Offbeat promotions at a gas station and a liquor store offer insights on marketing and measuring performance.
You never know when an analytics opportunity may appear. Recently, when I stopped for gas in rainy, grey Seattle, I saw a sign near the pump that read:
The sign got me thinking. Was it a good ad or a bad one? It certainly caught my attention. But did it compel me to buy the coffee?
The creative and copy weren't very professional. The offer also seemed to flunk Economics 101. I mean, don't people usually want coffee more in the winter, when it's cold and dark outside? Yet, the offer gives you the lowest price for hot coffee when you want it the most. Supply and demand. Hmm...
I decided to score the ad on a simple, subjective scorecard:
The most important question may be, did the ad "drive" more traffic to the gas station and make them buy gas? In a city like Seattle, where buying coffee is an option everywhere you look, and the temperature rarely gets too hot or cold, I seriously doubt anyone will care if they save five cents if they "buy now." (Were the ad run during wintertime in Chicago or Nome, AK, maybe the result would be different.)
I shared my coffee story with my friend Jason Burby while we were on a recent flight. He one-upped me with his story of a recent trip to the liquor store. As he walked the aisles looking for his favorite gin, he saw this sign:
The type was huge and bold, highlighted in yellow. He'd never heard of Ninkasi, but soon realized it was a micro-beer. Only after that did he realize the offer was for a whopping 0 percent discount.
Though both ads were designed for simple, everyday use, they also have broad applications. Examining them from analytics and predictive modeling standpoints offers insight into how to market your most important products.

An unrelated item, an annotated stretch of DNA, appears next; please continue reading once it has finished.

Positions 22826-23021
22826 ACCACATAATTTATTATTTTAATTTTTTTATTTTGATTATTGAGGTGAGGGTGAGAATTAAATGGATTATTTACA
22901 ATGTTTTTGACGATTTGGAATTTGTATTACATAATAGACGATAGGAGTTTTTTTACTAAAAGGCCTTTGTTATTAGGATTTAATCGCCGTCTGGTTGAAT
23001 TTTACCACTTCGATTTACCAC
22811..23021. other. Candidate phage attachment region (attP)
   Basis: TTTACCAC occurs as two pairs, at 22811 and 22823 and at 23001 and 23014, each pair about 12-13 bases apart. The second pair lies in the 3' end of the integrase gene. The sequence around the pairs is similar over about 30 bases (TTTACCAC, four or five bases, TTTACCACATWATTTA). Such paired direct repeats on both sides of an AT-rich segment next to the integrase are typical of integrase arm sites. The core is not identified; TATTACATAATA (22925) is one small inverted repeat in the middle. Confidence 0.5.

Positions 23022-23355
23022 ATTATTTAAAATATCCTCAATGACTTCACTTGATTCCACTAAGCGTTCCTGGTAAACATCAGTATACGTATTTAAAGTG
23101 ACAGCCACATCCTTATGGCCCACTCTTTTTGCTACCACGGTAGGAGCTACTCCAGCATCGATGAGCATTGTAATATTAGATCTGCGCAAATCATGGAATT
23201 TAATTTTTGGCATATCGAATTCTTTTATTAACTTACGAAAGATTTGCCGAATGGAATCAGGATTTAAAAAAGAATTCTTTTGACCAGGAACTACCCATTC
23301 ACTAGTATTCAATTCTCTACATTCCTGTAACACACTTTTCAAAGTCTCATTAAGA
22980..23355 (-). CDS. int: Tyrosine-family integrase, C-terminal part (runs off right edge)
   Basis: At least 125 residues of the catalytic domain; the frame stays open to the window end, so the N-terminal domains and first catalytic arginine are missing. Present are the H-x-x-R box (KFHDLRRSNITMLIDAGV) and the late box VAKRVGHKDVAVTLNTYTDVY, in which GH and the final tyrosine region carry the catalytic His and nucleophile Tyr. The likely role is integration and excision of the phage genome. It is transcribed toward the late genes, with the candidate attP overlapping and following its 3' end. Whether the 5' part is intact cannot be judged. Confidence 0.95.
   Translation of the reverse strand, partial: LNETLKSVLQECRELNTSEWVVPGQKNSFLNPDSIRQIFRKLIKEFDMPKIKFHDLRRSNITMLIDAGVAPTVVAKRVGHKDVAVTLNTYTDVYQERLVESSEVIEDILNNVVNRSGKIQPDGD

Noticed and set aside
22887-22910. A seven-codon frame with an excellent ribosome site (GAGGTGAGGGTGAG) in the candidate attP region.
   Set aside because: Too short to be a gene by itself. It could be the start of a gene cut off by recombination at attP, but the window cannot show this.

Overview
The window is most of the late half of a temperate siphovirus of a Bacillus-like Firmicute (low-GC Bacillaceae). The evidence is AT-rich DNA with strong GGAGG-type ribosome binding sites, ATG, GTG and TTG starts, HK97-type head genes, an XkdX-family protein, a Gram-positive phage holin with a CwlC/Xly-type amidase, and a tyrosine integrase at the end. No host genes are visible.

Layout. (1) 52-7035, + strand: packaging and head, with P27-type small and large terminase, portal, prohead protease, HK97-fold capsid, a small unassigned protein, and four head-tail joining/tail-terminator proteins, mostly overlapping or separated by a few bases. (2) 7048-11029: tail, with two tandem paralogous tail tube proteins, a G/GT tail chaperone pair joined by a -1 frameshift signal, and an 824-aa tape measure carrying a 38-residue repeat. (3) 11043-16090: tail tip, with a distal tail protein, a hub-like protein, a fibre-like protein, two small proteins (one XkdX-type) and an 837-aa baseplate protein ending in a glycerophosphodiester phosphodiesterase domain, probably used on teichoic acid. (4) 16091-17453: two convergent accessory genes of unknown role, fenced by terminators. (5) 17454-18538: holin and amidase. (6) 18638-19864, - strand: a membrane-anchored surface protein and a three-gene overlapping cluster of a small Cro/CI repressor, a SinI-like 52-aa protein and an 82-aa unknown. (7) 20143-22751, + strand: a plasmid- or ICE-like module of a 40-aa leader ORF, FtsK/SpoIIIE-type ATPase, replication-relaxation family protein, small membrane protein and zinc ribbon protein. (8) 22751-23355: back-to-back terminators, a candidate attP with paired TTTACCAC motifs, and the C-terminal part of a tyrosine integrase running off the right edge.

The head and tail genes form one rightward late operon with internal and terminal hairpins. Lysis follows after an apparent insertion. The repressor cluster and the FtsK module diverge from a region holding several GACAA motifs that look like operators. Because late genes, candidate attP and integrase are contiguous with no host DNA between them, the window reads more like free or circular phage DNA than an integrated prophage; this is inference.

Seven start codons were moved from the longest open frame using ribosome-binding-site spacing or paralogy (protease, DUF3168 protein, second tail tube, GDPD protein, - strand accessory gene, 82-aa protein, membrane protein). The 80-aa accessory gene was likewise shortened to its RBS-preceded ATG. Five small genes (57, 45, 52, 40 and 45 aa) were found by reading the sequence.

Setting ad goals is very similar to predicting the future. You need to think about what you want to achieve and make sure the incentive ties to the business outcome you desire. Next, understand what the offer will cost. Understand the upside. Do the math. Be sure to include a contingency for unknown factors. Then analyze the performance and response rate to your ad and offer, and be sure you can clearly attribute the performance and results.
Lastly, don't forget to optimize. Fine-tune the offer and ad to get the maximum performance. You may not be able to sell your product at a zero percent discount, but if you're smart and clever enough, you may get close.
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In 1998, Shane co-founded ZAAZ to advocate a different approach to Web services — one that respects and delivers on the power of the individual and the promise of Web technologies. As CEO, Shane leads the company's long-term strategic vision of working with leading financial service organizations, consumer brands, startups, non-profits, and community-based organizations, helping each realize the potential of the Internet and its meaningful impact on their business.
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